Moscow stirred by unprecedented anti-Putin sit-in

Moscow stirred by unprecedented anti-Putin sit-in

Vladimir Putin

Hundreds of Russian opposition supporters have for a week staged an indefinite sit-in protest in central Moscow against Vladimir Putin’s rule, a sight unprecedented in his 12 years of dominance.

The activists set up camp in the Chistye Prudy district, one of the most prestigious areas in the capital, on May 8 two days after police cracked down on a mass protest against Putin’s inauguration as president on May 7.While Moscow has seen repeated opposition protests against Putin since December’s disputed parliamentary elections, never before has the opposition spent nights out in the street and refused to budge.

And despite the strong-arm tactics used against the protest on May 6, police have so far tolerantly watched over the sit-in, with the relatively few officers present showing little sign of moving in to disperse the action.Each evening, the numbers present swell as activists take part in activities like lectures and play readings. Some then leave but others spend the night in the open, taking care not to disturb residents of the district.

There are strictly no placards with political slogans, no megaphones but small groups of people who talk away animatedly. Mini-conferences are organised on “How to resist dictatorship” and “What are the police for?”There is some degree of sophistication — leaders have walkie-talkies while a generator has been installed so activists can ensure power for their smartphones and computers which they see as key weapons in the battle.The focus of the camp is a statue at Chistye Prudy of the 19th century Kazakh poet and philosopher Abay Kunanbayuli, a monument that until now has gone almost unnoticed by most Muscovites.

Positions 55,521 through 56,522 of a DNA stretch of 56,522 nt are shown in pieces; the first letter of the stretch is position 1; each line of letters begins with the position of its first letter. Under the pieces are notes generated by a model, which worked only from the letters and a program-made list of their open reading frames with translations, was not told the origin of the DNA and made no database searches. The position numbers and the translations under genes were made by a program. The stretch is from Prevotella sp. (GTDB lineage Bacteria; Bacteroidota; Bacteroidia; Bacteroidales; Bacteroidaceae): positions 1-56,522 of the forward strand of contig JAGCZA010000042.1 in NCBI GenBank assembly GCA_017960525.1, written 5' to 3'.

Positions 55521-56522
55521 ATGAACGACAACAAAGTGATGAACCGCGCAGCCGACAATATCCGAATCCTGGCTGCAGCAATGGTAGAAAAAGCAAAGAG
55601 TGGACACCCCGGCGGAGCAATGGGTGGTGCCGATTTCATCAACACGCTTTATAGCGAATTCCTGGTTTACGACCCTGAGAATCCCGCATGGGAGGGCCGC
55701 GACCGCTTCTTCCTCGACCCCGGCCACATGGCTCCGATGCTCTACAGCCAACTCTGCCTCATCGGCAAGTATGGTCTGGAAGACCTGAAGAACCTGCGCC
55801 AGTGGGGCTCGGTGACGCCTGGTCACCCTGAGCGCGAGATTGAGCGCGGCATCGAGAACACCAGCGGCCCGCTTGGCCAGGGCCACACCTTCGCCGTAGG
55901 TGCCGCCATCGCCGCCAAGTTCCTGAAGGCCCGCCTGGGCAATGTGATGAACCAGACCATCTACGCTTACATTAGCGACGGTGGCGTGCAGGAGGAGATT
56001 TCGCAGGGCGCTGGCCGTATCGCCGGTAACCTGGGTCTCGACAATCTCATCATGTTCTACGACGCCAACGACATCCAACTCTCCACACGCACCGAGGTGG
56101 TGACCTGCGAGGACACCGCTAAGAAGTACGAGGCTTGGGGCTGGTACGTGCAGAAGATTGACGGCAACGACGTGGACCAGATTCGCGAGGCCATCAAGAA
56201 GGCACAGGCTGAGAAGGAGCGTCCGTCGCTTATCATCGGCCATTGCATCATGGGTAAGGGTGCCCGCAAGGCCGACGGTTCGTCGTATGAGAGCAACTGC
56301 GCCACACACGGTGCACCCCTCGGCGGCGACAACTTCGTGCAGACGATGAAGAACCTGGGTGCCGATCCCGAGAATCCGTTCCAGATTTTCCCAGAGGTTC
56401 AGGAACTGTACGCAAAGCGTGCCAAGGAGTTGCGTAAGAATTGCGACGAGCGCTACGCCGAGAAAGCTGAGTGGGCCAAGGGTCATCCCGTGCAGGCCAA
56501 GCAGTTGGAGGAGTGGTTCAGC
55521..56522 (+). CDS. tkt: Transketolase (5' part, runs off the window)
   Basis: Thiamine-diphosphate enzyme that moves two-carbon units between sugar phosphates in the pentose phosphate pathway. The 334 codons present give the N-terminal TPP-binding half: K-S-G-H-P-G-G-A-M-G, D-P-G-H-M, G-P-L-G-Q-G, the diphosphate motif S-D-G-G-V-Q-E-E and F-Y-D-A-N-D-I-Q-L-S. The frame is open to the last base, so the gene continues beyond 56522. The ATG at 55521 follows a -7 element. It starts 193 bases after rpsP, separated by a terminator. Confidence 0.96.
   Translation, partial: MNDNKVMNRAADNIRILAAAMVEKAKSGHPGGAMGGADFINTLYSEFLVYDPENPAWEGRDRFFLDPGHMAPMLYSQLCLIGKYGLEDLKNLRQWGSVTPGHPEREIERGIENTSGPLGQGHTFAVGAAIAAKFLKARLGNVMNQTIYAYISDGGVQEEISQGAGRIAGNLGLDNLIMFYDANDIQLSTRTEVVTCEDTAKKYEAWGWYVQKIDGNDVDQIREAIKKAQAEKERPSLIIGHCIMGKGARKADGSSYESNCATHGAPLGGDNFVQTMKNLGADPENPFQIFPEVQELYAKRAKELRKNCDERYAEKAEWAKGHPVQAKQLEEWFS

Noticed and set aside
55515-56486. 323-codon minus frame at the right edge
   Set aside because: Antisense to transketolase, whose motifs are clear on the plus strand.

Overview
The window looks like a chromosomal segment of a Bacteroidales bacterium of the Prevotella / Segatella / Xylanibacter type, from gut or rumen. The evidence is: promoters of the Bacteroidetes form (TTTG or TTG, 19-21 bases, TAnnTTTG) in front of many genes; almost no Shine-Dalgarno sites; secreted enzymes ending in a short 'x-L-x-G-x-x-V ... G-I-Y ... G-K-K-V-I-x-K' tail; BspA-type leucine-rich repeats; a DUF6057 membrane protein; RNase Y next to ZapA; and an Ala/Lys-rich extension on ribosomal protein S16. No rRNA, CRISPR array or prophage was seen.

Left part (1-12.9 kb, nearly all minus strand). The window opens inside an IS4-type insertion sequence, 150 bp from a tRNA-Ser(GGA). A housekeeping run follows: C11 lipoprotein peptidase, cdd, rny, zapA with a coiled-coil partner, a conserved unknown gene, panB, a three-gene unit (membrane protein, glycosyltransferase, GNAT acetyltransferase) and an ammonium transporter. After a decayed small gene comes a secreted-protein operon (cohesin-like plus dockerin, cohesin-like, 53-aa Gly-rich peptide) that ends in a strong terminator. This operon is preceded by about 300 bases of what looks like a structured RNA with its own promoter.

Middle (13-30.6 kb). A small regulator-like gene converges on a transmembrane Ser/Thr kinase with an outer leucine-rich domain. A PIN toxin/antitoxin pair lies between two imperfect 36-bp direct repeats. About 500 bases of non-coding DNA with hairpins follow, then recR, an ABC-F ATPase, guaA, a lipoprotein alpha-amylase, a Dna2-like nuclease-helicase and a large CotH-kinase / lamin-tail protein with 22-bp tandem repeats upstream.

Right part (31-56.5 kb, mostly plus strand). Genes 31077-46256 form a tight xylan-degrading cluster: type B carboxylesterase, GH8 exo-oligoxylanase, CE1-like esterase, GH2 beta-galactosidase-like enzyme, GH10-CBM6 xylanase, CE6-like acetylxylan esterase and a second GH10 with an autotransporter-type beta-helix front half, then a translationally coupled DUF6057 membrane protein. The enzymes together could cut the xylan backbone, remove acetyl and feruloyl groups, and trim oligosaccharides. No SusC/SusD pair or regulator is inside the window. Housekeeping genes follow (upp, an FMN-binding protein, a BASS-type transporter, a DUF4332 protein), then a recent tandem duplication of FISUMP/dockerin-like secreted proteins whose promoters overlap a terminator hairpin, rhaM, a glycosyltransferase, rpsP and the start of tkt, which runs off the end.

In a nod to the “Occupy Wall Street” movement in the United States, the action has become known as “Occupy Abay”.“We will resist as long as we are not chased away,” said Sergei Kozkovsky, 29. “And if we are chased away will go somewhere else,” added Maxim Katz, 27.Camp rules are pinned up to a tree: no alcoholic drinks, courteous relations with the police and respect for the environment. The most committed come with a sleeping bag and mattress to spend the night.There are improvised concerts, readings of poetry like the verses of the late dissident Joseph Brodsky or songs by the Soviet-era rebel rocker Viktor Tsoi including his legendary anthem “We Want Changes”.

Others spend the time uploading pictures of the action on to Facebook and tweeting the latest news. One man performed yoga with his legs crossed and eyes shut.“It’s a success. This would have been unthinkable just six months ago,” said Katz, who is already serving on the municipal council of a Moscow district.“They do not need leaders and orders from on high. This will prepare them to launch themselves into local politics,” he added.He has launched an initiative called “come with your mum and grandma” to bridge the gap with generations who tend to be more suspicious of the opposition movement than the young.

The protest has been given an extra impulse by the 15-day jail terms given to the main leaders of the anti-Putin protest movement, Sergei Udaltsov and Alexei Navalny, both of whom have urged civil disobedience as a tactic.Putin’s spokesman while he was prime minister, Dmitry Peskov, told Afisha magazine in an interview published online on Friday that he was sure the police would break up the protest.“Of course (they will). It is illegal after all,” he said.But on Sunday, the sit-in was the focus of a march of thousands of opposition supporters led by well known writers including the best-selling detective novelist Boris Akunin. The protest passed off peacefully. – Khaleejnews